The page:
MELBOURNE, Australia — Sloane Stephens says there's no need for hand-wringing over the future of American women's tennis in the post-Williams era — the kids are going to be all right.
The 18-year-old Floridan, who reached a career-high ranking of No. 89 last fall, moved into the second round of the Australian Open on Tuesday with a 6-4, 6-2 win over Silvia Soler-Espinosa of Spain.
Four other American women are also through to the second round — Serena Williams, Christina McHale, Vania King and Jamie Hampton, a qualifier ranked No. 144 who had won only one WTA-level match coming into the Australian Open.
"When (the Williams sisters) stop playing tennis, there'll be someone else to take their spot," said Stephens, who also reached the third round of the U.S. Open last year. "You're kind of like searching for someone to be there right now and I don't think that's going to happen. But there's a lot of us, so who knows who could break through."
She says now that a few of the younger Americans have broken into the top 100 — McHale (No. 42), Irina Falconi (No. 81) and herself — there's more competition among them, which will only make them better in the long run.
"Definitely when we have camps and we're practicing together, it's serious, it's no joke. On changeovers, it'll be ha-ha, hee-hee, but when it's time to play, it's like, OK, I'm going to cut you."
Just because they're starting to come into their own, though, doesn't mean they're not still in awe of the elder stateswoman of the tour: Serena. Stephens was so star-struck at a recent tournament, she almost didn't say hello.
"She was really nice," Stephens says. "I don't think she knew who I was."
BROTHERLY LOVE: Rift? What rift?
Andy Roddick believes that talk of tension between Rafael Nadal and Roger Federer has been completely overblown.
Earlier this week, Nadal criticized Federer in the Spanish media for not doing enough to push the players' demands for changes to the men's game, allowing others to "burn themselves" to make conditions better for everybody.
The Spaniard later apologized for airing his disagreement with Federer in public.
"Those guys have been the model of a respectful rivalry in sports, so for it to be represented any differently is unfortunate," Roddick said Tuesday after his first-round win at the Australian Open.
"I think this is all new territory for us. I think, if anything, it probably taught us that we have to choose our words very wisely right now when talking about it because it is a sensitive issue."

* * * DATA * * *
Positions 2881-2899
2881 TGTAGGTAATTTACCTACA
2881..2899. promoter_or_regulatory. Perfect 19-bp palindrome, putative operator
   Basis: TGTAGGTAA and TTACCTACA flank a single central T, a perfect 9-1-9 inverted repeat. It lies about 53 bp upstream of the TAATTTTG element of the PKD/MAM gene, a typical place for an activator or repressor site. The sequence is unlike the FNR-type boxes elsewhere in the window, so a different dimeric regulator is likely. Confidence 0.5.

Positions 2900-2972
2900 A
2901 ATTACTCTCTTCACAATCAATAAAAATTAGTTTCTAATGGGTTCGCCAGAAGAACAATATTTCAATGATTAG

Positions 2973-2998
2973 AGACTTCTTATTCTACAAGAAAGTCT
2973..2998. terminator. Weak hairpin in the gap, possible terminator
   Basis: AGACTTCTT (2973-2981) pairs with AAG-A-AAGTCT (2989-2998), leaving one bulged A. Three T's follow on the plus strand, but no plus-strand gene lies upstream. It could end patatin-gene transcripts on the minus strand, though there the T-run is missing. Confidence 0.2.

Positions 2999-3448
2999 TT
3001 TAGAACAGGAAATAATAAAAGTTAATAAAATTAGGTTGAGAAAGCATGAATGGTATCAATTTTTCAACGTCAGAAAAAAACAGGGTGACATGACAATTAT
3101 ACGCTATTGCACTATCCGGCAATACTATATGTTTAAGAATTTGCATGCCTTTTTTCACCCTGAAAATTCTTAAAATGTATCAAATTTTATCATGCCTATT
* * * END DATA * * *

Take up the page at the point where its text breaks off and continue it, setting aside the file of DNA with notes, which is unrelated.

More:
The players held a meeting Saturday to discuss their concerns about the tour, which include the length of the season, the number of tournaments players are required to enter and prize money at Grand Slam tournaments.
Roddick says there's no "quick fix" to the problems, but he believes the players have a unity they lacked before.
"It is fascinating to see how it will play out," he says. "You know, I think as the product, I don't think we should underestimate our leverage in this game, especially if we do have one voice."
FINALLY FIT: Maria Sharapova said it felt like "forever" since she last played a match without pain, although she didn't hang around long on Hisense Arena to enjoy the experience.
Finally recovered from a left ankle injury she sustained in September, the Russian reeled off the first eight games in a 6-0, 6-1 rout of Gisela Dulko on Tuesday.
"I couldn't wait to start," the 2008 Australian Open champion said. "It's just nice to go into a match you know that you're going to compete again at such a high level in front of so many people, especially a place where I've won before."
Sharapova said the ankle, which forced her to pull out of a planned tuneup event in Brisbane, was no longer troubling her. She may be only 24, but Sharapova is playing in her ninth Australian Open and the three-time Grand Slam winner said she is experienced enough to cope with not playing any matches coming into a major tournament.
Since a breakthrough win at Wimbledon in 2004, Sharapova's career has been punctuated by a series of injuries. She was out for nine months until May 2009 after right shoulder surgery.
Now, her focus is on being as healthy as possible when the major titles are on the line.
"I'd rather come in feeling good physically than feeling like I played a lot of matches," she said. "It's more important to me than anything. I've been on the tour for many years, played enough tournaments. I just want to be as ready as I can for the big ones."
VETERAN RIVALRY: Andy Roddick and Lleyton Hewitt have been on the ATP Tour a combined 24 years, but surprisingly, they've played each other only 13 times.
The two veterans meet in the second round of the Australian Open after each won on Tuesday.
There are many similarities between the players: career records (Roddick is 589-197, Hewitt 551-205), titles (Roddick has 30, Hewitt 28), prize money (Roddick has $20 million, Hewitt $19 million).
Roddick has a 7-6 edge in their head-to-head record — and he has won the last six times they've played dating to 2005. He's also ranked 16th and Hewitt has slumped to 181st.
"I've won the most recent meetings, but I think out of the six that I've won, four or five have gone the distance," Roddick says. "We always have a bit of a war."
For that reason, the match could well be scheduled during the evening session on Rod Laver Arena. Hewitt was part of the latest finish in Australian Open history four years ago, closing out a victory over Marcos Baghdatis at 4:33 a.m.
"I don't really want to have too many of the Baghdatis matches again," Hewitt said. "Go home and McDonald's is already open on the way home for breakfast."
AP Sports Writer Caroline Cheese contributed to this report.